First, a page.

EU immigrants help create jobs, not take them, study claims

Think-tank study says migrants have a positive impact on the economy and concerns they crowd out UK-born workers 'may have been overblown'.

 

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EU immigrants can actually help increase employment opportunities instead of taking people’s jobs, a new study has argued.

The report by The International Longevity Centre think-tank found that that on average, areas with higher employment rates for immigrants also tended to have more of the white UK-born population in work.

Dean Hochlaf and Ben Franklin, the authors of the Immigration: Encourage or Deter report also used Office for Budget Responsibility projections to calculate that by 2064-65, the UK’s GDP would be 11.4% (£625bn) larger with high migration than it would with low migration.

They argued that because EU migrants have a higher employment rate than the UK average and because migrants from the European Economic Area made net tax payments totalling £22.1 between 2001 and 2011, they could be an asset in supporting the UK’s ageing population.

The report, which is likely to add to highly charged arguments over immigration in the run-up to the EU referendum, comes after previous studies suggested EU migrants were net contributors to the UK’s finances and that EU immigration did not have an overall negative impact on British wages.

It acknowledged that those supporting Brexit have argued that immigration is putting a strain on jobs and public services, and that “there appears to be an increasingly established political orthodoxy that levels of net migration are too high.”

But, the report’s authors argued, the idea that immigrants crowd native Britons out of the jobs market “is built on the false premise that there are a fixed number of jobs in the economy.”

Instead, they said: “An increase in the number of migrants in the labour force can actually help increase employment opportunities. Increased employment means greater demand for goods and services. As supply increases to match this demand, even more jobs may be created.”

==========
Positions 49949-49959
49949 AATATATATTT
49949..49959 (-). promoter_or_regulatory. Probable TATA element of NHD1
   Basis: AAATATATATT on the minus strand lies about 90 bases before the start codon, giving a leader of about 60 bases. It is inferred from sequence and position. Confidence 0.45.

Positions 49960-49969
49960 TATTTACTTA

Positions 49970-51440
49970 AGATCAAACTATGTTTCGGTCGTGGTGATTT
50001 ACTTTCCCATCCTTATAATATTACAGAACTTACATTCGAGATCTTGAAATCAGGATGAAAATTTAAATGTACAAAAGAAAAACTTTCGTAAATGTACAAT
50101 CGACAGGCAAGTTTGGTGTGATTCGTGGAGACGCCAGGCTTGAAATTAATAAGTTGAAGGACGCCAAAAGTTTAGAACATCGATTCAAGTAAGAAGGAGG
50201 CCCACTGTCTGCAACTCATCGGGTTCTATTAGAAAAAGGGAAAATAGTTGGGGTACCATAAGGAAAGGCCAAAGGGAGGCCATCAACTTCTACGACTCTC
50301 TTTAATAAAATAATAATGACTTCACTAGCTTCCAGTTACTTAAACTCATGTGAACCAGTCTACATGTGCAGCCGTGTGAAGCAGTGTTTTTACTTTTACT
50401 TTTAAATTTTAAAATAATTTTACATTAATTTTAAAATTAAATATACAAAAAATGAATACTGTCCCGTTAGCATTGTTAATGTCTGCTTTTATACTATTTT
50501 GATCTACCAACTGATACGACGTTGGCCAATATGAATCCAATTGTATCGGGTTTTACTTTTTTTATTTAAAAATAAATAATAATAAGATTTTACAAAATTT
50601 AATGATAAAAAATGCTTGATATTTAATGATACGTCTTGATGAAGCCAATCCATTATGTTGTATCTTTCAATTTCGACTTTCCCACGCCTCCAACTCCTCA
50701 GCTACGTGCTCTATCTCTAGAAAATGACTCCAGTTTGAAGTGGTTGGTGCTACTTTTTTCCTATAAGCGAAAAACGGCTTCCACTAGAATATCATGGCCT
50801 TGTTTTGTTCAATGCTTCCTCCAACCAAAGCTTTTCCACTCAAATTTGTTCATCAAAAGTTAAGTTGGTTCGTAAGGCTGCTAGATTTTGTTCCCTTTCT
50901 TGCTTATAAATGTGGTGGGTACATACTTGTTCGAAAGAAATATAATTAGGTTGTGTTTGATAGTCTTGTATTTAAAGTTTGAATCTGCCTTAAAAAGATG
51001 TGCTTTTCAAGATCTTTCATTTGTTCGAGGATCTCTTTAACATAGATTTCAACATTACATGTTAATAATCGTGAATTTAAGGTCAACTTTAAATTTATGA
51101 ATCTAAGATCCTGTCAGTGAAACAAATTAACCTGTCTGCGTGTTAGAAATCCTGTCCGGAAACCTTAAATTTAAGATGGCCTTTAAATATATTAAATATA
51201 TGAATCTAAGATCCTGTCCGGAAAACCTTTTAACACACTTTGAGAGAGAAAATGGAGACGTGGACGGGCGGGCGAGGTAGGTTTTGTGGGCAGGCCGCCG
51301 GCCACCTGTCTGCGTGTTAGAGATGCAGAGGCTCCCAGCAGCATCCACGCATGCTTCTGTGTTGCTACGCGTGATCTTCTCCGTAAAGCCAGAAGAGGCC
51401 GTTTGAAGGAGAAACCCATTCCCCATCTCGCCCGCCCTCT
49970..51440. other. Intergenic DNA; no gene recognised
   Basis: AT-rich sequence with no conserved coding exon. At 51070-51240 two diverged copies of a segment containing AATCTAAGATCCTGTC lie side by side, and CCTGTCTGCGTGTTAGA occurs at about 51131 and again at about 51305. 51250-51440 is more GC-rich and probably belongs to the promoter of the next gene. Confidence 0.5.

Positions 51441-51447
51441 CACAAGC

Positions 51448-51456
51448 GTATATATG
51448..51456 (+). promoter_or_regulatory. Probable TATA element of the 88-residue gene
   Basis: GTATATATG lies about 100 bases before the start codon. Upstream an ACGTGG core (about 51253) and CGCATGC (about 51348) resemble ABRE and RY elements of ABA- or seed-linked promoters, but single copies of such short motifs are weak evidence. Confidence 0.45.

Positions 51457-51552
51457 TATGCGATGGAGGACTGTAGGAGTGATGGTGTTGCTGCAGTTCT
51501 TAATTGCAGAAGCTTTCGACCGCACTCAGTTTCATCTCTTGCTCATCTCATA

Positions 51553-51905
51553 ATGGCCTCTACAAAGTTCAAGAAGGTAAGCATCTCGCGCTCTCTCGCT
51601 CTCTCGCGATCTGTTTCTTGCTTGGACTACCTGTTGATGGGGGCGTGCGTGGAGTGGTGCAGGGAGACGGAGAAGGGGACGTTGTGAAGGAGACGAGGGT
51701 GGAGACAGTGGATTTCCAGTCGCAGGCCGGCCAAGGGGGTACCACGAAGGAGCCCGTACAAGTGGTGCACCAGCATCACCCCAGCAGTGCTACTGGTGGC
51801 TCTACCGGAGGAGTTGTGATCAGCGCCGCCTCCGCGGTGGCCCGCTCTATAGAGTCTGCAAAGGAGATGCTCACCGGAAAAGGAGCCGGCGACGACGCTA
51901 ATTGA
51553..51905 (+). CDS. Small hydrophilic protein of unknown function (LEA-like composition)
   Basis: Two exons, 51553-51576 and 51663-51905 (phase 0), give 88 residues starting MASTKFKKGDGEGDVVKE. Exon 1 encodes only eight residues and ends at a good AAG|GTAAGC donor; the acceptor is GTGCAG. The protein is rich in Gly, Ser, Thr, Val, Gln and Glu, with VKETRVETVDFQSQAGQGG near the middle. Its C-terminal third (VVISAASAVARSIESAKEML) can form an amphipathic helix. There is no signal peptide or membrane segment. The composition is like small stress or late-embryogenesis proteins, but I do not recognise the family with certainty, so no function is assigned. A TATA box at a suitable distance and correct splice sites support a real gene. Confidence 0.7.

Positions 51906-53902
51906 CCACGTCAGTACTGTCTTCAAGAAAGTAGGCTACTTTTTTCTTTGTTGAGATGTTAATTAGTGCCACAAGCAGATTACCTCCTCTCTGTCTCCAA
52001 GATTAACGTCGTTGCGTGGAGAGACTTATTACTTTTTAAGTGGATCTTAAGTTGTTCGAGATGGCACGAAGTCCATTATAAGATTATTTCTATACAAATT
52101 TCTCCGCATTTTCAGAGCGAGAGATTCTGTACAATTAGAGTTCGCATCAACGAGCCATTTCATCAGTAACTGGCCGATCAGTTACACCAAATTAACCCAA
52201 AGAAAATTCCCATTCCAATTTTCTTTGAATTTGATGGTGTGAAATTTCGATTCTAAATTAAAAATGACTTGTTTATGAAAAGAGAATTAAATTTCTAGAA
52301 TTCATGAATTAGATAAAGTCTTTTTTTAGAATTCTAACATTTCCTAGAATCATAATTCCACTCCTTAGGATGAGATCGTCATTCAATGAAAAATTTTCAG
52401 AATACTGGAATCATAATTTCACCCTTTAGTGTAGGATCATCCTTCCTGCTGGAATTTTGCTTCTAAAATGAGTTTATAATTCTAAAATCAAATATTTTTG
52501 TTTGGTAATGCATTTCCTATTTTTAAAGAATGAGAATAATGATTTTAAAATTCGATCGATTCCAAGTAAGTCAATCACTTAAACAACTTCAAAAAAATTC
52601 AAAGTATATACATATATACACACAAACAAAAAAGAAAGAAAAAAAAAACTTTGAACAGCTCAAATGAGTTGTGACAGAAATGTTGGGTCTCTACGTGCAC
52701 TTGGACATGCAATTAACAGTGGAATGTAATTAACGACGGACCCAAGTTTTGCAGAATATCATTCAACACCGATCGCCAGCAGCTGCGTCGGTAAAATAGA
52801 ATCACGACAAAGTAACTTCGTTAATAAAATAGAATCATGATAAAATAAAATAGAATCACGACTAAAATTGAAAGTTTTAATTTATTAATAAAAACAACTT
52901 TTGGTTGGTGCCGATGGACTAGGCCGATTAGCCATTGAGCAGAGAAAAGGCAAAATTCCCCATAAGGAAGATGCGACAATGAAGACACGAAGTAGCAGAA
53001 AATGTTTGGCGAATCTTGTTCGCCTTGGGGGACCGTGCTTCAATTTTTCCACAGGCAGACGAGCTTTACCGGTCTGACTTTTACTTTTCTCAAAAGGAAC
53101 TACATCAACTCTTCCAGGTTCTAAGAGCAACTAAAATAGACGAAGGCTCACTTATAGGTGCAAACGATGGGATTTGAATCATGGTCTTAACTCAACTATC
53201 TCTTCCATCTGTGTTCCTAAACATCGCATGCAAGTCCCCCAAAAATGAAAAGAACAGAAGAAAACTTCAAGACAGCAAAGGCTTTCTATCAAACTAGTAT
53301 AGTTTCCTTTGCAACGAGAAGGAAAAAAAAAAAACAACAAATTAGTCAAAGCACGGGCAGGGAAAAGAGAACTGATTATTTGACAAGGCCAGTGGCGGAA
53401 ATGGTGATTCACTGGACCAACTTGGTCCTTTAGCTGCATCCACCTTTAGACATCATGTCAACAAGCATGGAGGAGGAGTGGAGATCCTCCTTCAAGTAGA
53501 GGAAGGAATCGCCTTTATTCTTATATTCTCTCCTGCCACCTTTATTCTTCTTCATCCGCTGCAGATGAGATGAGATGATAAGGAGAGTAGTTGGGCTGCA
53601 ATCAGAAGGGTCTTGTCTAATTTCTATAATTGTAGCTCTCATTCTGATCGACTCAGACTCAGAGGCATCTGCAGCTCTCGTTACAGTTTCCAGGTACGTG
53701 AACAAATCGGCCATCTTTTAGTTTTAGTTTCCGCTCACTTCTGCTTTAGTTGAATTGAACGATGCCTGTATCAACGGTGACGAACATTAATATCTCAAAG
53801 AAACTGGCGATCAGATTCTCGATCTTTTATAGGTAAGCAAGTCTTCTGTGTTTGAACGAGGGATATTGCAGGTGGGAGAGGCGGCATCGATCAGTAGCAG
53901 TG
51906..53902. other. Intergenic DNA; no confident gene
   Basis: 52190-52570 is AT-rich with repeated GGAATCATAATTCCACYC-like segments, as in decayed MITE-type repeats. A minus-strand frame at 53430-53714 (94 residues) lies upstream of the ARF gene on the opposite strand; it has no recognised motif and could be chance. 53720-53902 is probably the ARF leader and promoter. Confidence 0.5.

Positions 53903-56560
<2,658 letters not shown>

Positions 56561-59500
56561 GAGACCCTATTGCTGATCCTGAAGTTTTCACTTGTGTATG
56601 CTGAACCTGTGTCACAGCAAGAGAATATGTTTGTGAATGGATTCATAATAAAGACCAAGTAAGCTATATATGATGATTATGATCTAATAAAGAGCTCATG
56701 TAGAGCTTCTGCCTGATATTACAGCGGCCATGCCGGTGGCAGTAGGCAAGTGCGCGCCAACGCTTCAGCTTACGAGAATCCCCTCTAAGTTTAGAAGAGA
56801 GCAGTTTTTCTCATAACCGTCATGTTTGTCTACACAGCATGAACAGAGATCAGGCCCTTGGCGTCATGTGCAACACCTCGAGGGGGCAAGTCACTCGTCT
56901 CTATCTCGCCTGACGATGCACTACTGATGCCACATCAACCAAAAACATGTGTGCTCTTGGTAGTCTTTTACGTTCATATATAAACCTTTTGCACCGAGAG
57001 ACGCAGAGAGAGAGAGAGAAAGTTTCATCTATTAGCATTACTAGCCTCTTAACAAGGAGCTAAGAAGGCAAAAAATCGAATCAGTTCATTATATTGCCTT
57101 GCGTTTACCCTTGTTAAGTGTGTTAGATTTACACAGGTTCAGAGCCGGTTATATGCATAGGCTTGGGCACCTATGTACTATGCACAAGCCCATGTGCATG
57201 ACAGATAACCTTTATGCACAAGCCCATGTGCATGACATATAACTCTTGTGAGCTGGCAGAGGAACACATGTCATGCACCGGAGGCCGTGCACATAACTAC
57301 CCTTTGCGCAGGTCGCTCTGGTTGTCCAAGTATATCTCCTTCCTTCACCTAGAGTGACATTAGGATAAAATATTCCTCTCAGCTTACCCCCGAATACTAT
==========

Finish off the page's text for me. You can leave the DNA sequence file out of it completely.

They added: “Arguing that migrant workers will ‘crowd out’ UK-born workers is the same as arguing that women will crowd out men or older workers will crowd out younger workers. This is based on the same lump of labour fallacy.

“An increasing proportion of women have joined the labour force over the last 30 years, but these increases have not coincided with falling employment rates for men.”

When the researchers cross-referenced local council areas with official labour market figures provided by the Office for National Statistics, they found that areas with higher employment rates for immigrants also tended to have more of the white UK-born population in work.

The report’s authors concluded: “The evidence suggests migrants have had an overall positive impact on the economy and on government finances and that concerns that migrants will ‘crowd out’ UK-born workers or be a burden on public finances may have been overblown.”

They added that with the employment rate for EU citizens in the UK at 82 per cent in 2015 compared to just 77 per cent for UK citizens, EU immigrants could help Britain support its ageing population.

Migration could boost the sustainability of government finances in the long run, the report argued, because under a high net migration scenario by 2064-65 net public debt would be expected to reach about 70 per cent of GDP – compared to 104 per cent of GDP in a low migration situation.

The report argued that while these were only predictions, “They are based on plausible assumptions about the future and we can conclude that, on balance, higher migration is likely to be beneficial to the long run sustainability of UK government finances.”

As a result, the report argued, migration could help support a population where the number of pensioners is expected to double between 2000 and 2050 and the number of over-85s is thought to be on course to more than quadruple in the same period.

By contrast, said the report’s authors: “A reduction in the level of migration may require unpopular changes to government policy in other areas. 

“An increase in the state pension age or national insurance contributions, or a decrease in pensioner benefits may be necessary to offset some of the negative economic impacts [of] a reduction in migration.”

“Since migration helps to support growth and the sustainability of public finances as our society ages,” they added, “We need not fear it.” 

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